The lack of clear identification already let several birds slip by their list. When a bird darts too quickly across the road and vanishes into a dense thicket or the branches of a tall hemlock, it often goes uncounted. Sometimes a glimpse is all you need when dealing with distinctive birds. There’s a flash of color on the wing tip or crown, a stunted tail, a narrow head, a way of landing — something that leaves an imprint in the birder’s mind as clearly as if they saw a picture of their own mother flash in front them. But less distinctive birds leave a trail of ambiguity — was it a kinglet or wren?

The better the birder, the less sight time they need to know what they saw. But birders tolerate little margin of error. While close might count in horseshoes and hand grenades — it has no place in birding. Both frustrating and exhilarating, therein lies the challenge for birders, and for many the main draw of the sport.

Within a few seconds, the winter wren hopped out from behind a tree trunk and lingered long enough for the team to get a good long sighting. The team was giddy.

“We might be the only ones to see that today,” Hutchins said. “That’s a pretty good bird to find. It normally just kind of sulks about. It stays down in the brush a lot and it doesn’t sing very much.”

Spirits up, Hutchins decided to reveal another bit of good news to the team.

“We’ve already found a barned owl this morning,” he said. It was far from luck, however. Hutchins knew just where the barned owl lived and on his way to the team briefings, he stopped the car and loitered about until he heard its distinctive call. In birder’s ethos, a clear call is as good as a sighting.

“It is considered legal or ethical to identify them by their calls if you really know them,” Davis said.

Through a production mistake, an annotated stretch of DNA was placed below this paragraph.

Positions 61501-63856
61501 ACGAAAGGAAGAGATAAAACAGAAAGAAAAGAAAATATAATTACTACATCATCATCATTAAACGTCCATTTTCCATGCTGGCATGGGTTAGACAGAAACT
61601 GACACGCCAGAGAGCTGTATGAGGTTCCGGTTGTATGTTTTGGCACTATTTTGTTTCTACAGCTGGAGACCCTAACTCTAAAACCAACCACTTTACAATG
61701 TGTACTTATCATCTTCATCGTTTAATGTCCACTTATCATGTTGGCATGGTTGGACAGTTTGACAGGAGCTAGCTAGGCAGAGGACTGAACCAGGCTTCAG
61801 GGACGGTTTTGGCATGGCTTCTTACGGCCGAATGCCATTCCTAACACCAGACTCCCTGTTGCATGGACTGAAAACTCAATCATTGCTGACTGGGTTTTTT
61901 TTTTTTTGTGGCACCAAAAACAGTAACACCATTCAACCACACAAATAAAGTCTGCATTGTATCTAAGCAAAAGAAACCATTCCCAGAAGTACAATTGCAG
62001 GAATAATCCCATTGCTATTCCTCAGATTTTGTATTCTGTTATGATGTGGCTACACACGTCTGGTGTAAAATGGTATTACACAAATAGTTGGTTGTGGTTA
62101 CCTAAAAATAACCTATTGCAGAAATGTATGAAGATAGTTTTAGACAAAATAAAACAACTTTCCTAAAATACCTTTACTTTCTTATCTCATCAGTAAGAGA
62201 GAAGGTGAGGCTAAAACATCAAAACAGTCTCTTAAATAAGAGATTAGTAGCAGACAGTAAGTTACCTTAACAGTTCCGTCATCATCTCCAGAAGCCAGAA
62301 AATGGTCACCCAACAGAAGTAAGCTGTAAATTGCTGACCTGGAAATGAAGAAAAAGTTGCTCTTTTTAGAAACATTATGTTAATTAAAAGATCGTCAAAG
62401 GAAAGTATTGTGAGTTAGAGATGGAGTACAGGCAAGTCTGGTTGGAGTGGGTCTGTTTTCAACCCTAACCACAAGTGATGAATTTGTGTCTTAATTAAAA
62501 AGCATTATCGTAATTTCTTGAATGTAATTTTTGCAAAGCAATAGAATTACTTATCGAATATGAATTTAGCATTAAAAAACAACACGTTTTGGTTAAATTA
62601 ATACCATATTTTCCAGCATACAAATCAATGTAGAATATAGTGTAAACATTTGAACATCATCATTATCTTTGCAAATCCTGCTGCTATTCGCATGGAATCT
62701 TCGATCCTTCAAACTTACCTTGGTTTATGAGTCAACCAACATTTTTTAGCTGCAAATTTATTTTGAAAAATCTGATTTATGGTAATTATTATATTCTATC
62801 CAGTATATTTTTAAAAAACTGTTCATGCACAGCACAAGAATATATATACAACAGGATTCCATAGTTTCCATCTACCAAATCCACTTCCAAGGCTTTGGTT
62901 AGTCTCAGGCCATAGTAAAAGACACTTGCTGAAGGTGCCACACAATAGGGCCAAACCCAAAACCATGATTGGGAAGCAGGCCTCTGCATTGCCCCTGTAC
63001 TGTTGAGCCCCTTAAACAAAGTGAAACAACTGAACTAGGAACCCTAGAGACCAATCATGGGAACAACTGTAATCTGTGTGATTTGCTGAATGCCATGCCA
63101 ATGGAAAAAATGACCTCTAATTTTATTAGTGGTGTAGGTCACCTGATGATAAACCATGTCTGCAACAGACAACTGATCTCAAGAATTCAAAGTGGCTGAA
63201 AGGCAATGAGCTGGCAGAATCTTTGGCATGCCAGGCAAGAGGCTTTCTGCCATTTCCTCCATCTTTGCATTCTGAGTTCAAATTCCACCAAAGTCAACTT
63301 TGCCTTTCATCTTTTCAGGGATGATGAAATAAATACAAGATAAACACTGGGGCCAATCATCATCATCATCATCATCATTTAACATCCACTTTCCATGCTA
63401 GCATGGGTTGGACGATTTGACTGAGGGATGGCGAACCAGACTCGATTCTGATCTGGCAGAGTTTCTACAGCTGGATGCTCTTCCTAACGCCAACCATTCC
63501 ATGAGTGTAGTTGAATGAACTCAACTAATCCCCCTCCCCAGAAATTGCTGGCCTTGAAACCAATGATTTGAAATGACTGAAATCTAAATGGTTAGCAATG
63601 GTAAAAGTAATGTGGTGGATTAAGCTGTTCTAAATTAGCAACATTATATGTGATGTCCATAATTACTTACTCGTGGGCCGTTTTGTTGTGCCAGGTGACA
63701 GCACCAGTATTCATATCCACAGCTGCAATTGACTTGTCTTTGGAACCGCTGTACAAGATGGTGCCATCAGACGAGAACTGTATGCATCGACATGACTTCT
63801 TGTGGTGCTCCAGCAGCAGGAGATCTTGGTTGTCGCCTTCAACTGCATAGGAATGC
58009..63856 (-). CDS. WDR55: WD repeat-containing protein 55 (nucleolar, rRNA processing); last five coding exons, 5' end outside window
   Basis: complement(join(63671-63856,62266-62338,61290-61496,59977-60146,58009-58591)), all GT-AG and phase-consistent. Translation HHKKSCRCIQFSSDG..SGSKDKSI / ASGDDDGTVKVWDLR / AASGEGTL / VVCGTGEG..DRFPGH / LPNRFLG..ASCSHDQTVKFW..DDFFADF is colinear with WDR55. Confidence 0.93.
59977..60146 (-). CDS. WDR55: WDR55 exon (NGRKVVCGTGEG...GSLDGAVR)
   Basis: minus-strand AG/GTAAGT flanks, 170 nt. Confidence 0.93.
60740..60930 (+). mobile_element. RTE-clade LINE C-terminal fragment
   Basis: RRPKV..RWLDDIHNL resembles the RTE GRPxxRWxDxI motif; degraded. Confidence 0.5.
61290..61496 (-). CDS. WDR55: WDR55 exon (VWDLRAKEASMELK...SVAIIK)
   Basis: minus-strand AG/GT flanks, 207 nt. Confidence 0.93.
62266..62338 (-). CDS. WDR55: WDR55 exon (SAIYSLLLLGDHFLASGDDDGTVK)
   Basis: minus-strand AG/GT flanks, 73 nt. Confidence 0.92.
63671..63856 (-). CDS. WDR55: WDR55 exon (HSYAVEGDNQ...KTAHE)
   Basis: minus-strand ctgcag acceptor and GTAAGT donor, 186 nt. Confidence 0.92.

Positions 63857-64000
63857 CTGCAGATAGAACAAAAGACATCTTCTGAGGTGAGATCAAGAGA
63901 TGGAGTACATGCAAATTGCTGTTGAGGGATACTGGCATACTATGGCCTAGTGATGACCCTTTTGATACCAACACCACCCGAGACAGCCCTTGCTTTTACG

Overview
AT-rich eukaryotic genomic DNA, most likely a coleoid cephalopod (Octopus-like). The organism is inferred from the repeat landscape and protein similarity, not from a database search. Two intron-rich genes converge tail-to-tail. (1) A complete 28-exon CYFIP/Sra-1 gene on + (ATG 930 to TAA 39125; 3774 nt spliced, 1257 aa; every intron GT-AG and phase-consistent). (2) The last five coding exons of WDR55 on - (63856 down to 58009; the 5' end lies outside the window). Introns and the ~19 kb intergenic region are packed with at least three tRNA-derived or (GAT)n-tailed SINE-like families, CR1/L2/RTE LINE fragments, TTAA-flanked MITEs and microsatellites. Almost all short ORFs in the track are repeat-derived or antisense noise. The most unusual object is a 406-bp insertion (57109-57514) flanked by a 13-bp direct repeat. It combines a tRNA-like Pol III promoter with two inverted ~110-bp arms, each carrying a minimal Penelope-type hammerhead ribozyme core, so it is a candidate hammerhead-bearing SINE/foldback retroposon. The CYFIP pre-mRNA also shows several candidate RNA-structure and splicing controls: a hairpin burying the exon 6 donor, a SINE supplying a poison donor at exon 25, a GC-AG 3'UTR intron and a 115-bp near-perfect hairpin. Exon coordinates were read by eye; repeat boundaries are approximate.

Davis recalled her encounter with the guru of bird calls and the father of modern birding, Roger Tory Peterson, at a birder’s convention in Georgia. Davis described Peterson strolling down a path, eyes locked on the ground, reciting species based on their squawks and chirps.

“I followed him around like a puppy dog the rest of the week,” Davis said. “My husband said he’d heard of groupies, but never bird groupies.”

Davis was also impressed by Peterson’s birding attire.

“He birded in a tweed sports coat,” she said.

 

Let the tallying begin!

By early afternoon, the teams of birders were back at the library meeting room gathered around hot bowls of chili. They kept their lists close to their chests during lunch. Some birders felt each other out for an indication of what species they had up their sleeves, but no specifics were revealed yet.

“Let’s just say what we lacked in quantity we made up for in quality,” said Cynthia Strain, considered one of the best birders in the club.

“Uh, oh, Brock, we better add some more species to our list,” Davis hollered across the room to Hutchins.

When it was time for the tallying. Hutchins read from a list of recognized species for the area, pausing after each one for the team leaders to report if and how many they’d seen.

Species after species, Strain’s list continued to trump the others. Davis suggested that Strain should have to call out her numbers first, so the other teams could tack some more on to their tally after hearing what Strain had to say. Others wanted to know how much Strain’s team paid to once again get assigned the territory that contains the best known birding habitat on the plateau.

But meanwhile, the team with the knockout, show-stopper species was quietly biding its time. When Hutchins got to the end of the waterfowl category and moved on to woodland species, a birder named Avary Doubleday stopped him, wanting to make an addition. Birders around the room pondered what species Hutchins left off the waterfowl list. Realizing he hadn’t, all eyes turned to Doubleday.

“We saw two sandhill cranes,” Doubleday announced.

Mild mayhem broke out. The sighting seemed impossible and was met instantly with questions — not the challenging sort, as doubting another birder’s assertion of what they saw is an insult — but questions of a curious nature expected to follow such news.

Sandhill cranes usually avoid the mountains during their migration south and the likelihood of being in just the right spot to see them overhead is minuscule. Any silent skeptics were won over, however, when Doubleday said the team had heard their distinct, unmistakable call.

“Well, this is historic moment in the Christmas bird count. I think it is a club record, too,” Hutchins said. The sighting also would put the club on the map with those tabulating the national results.

“And I thought we had a good list,” Strain said.

At least there’s always next year.